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Every phenomena pertaining to the mind matter process is in a flux of charge, thus there is no core which is unchanging, controllable by oneself or higher power thus there is nothing worthy of identifying as oneself or your soul.

Also the view on self is based on perception. With the cessation of perception this view also disappears. With no perception of self or self identification you can say there is no self.

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The word "atta" in the reported teachings of the Buddha obviously means "self" rather than "soul". Refer to SN 22.59, which says "not-self" means to regard everything as "This is not me, this is not mine, this is not myself". The meaning of "atta" here is obviously not "soul".

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Anatta/Anatman viewed as no existing self or soul is one of the biggest misconceptions of Buddhism. And, the same goes for the view that Buddha believed that the "self" did not exist.

Part of the problem is that the Buddha did try to get his monks to a state of selflessness.

What is Anatta trying to explain:

  1. all things are an aggregation, even those things we think are an essence; and
  2. all things are influenced by causality, even those things we think are an essence.

What does this mean: things are complicated, they will have several component parts, and each part is subject to causality.

Now, What Buddha has been trying to teach his monks was to evolve to the point where "YOU" are Selfless in your thoughts actions, and speech. So, after you have found "your-self", lose "your-self" in all the good you do.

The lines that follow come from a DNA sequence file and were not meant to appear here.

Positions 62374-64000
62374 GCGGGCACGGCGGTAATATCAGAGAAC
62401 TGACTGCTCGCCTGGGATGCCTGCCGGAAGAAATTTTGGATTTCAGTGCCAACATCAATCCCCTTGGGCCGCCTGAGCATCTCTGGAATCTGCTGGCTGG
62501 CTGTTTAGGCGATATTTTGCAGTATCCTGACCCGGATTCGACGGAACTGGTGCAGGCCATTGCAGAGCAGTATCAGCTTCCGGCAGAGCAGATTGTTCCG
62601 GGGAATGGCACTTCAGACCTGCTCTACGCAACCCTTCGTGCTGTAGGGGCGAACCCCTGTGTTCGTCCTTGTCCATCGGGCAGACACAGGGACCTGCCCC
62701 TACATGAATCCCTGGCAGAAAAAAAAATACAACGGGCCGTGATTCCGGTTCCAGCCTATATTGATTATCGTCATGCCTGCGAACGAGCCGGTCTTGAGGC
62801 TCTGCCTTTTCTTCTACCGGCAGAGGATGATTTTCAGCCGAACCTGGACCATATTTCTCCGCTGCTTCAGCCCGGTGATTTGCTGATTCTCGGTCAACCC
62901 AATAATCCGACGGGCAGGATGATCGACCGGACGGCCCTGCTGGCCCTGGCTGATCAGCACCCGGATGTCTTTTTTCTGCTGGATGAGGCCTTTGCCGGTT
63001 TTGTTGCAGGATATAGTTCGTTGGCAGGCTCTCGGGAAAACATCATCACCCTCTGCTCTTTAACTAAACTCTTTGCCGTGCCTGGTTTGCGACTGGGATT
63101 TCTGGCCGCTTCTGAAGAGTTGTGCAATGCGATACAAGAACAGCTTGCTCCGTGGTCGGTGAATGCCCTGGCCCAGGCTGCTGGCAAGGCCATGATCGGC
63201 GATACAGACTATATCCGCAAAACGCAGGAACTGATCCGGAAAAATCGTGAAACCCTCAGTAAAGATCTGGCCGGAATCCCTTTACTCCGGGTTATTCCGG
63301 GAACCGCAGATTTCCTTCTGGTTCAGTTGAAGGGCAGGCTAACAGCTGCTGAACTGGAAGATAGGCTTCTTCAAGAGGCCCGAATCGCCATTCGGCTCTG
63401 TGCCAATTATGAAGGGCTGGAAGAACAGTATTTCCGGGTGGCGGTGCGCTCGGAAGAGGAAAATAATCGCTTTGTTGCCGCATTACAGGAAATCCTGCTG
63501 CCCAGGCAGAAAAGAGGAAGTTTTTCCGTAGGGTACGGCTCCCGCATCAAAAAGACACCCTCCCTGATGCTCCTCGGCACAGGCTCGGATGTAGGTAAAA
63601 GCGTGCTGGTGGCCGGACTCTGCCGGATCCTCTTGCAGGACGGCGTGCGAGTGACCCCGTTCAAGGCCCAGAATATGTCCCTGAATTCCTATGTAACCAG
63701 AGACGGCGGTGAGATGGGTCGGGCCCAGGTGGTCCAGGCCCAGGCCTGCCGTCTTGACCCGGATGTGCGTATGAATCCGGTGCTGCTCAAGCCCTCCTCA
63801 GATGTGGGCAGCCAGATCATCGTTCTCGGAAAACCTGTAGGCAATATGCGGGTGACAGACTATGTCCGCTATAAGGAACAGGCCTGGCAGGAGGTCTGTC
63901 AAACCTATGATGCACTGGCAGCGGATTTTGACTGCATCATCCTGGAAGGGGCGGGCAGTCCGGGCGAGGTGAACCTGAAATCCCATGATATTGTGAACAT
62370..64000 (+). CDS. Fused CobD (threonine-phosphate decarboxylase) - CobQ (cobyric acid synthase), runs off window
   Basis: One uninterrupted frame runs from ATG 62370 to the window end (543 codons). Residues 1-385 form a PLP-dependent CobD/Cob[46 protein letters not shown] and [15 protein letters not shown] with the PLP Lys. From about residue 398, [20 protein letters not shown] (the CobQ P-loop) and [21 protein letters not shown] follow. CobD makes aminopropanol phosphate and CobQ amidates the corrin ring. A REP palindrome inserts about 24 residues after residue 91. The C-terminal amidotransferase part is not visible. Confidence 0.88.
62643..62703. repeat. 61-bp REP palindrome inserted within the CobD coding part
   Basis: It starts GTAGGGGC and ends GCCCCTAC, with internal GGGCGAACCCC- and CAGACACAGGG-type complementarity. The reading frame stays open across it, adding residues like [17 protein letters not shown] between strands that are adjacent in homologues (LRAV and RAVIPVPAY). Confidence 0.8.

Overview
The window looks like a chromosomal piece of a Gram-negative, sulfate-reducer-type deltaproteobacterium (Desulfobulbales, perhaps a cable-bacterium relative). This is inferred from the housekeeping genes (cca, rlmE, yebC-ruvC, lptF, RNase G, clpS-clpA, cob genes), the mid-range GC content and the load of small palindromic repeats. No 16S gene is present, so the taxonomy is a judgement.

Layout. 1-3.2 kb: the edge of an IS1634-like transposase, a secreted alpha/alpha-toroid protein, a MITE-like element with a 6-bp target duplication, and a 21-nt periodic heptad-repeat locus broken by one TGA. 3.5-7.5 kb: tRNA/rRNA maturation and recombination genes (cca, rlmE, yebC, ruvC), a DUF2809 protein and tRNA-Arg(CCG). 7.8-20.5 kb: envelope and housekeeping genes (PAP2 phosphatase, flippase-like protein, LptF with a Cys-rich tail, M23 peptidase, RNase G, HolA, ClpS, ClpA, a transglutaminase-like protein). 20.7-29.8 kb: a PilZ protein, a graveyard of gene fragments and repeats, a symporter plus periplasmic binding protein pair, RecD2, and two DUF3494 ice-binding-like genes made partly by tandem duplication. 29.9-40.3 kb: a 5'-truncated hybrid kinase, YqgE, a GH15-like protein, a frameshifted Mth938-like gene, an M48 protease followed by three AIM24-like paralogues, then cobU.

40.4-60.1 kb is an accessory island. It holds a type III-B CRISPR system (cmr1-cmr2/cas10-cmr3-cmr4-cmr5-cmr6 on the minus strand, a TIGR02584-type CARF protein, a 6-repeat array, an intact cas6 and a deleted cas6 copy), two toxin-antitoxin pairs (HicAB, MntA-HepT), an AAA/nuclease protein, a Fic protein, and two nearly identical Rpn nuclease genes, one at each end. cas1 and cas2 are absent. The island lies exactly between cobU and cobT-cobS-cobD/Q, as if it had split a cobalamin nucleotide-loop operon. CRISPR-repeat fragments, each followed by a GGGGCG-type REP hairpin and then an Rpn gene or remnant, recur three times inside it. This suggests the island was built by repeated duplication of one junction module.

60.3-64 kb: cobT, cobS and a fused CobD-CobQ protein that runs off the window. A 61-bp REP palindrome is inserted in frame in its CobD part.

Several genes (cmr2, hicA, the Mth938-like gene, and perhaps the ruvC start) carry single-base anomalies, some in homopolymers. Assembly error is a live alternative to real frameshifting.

So just do good as "selfless acts", these acts will bring "you" closer and closer to nirvana, a state of total selflessness - in "your" thoughts, actions, and speech.

Oh yes, you do still exist, just not driven by selfishness, to the extent that "you" will not even be driven by self-interest.

And yes, on a gross level, others see you as selfless; but at the subtle levels only you can know when self-centeredness arises in you.

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It is the most simplest thing yet most difficult to understand. Before you ask such question always ask what is self ? Is it body ? No it can’t be because it changes , perishes and generates suffering. Does that which generates suffering, is worthy of being called Self or soul? No. Is Self feelings ? No it can’t be for the same reason as above... Is Self or Soul perception ? No it can’t be for the same reason as above... Is Self or soul choices or volition? No it can’t be for the same reason as above .,,, Is Self or soul consciousness ? No it can’t be for the same reason as above ....